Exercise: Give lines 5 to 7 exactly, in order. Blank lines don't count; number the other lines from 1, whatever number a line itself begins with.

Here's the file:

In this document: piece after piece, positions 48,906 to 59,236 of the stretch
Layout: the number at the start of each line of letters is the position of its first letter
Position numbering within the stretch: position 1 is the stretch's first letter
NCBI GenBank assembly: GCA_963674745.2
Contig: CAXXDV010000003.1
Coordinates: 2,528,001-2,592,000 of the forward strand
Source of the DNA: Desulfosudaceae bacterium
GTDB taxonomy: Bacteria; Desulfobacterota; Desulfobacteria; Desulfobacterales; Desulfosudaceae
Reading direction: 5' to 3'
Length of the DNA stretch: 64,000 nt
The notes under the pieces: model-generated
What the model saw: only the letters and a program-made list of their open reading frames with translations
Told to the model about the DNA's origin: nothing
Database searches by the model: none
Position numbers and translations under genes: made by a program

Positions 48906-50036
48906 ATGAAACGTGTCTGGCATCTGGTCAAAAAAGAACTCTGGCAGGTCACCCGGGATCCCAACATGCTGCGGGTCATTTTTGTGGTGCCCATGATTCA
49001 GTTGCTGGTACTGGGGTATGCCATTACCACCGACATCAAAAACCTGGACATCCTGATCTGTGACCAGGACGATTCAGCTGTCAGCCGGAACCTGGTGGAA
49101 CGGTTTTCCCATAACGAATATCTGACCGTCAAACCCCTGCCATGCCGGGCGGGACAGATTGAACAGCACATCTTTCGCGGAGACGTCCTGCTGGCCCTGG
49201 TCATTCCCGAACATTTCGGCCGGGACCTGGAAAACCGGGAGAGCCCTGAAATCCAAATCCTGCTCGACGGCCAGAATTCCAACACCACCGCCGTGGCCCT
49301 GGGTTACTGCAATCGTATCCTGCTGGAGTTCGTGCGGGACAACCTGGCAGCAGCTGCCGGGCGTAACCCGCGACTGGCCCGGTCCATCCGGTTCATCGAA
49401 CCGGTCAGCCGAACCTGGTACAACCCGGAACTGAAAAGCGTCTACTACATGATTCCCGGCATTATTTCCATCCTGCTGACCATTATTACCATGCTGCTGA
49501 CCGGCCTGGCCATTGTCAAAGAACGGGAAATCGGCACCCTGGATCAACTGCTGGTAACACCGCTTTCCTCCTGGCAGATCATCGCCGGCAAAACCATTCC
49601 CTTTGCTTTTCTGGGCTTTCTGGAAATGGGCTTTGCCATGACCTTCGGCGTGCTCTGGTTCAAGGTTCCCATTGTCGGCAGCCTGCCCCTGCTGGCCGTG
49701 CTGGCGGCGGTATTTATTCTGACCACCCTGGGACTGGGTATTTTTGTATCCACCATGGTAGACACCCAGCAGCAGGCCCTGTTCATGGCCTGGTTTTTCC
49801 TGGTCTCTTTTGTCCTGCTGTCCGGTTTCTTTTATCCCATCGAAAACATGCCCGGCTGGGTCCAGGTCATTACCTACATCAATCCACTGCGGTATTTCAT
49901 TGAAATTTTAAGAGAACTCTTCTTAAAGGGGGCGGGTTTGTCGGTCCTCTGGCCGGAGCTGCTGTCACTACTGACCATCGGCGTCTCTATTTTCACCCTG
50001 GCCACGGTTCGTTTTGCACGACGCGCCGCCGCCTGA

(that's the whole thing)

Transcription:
Contig: CAXXDV010000003.1
Coordinates: 2,528,001-2,592,000 of the forward strand
Source of the DNA: Desulfosudaceae bacterium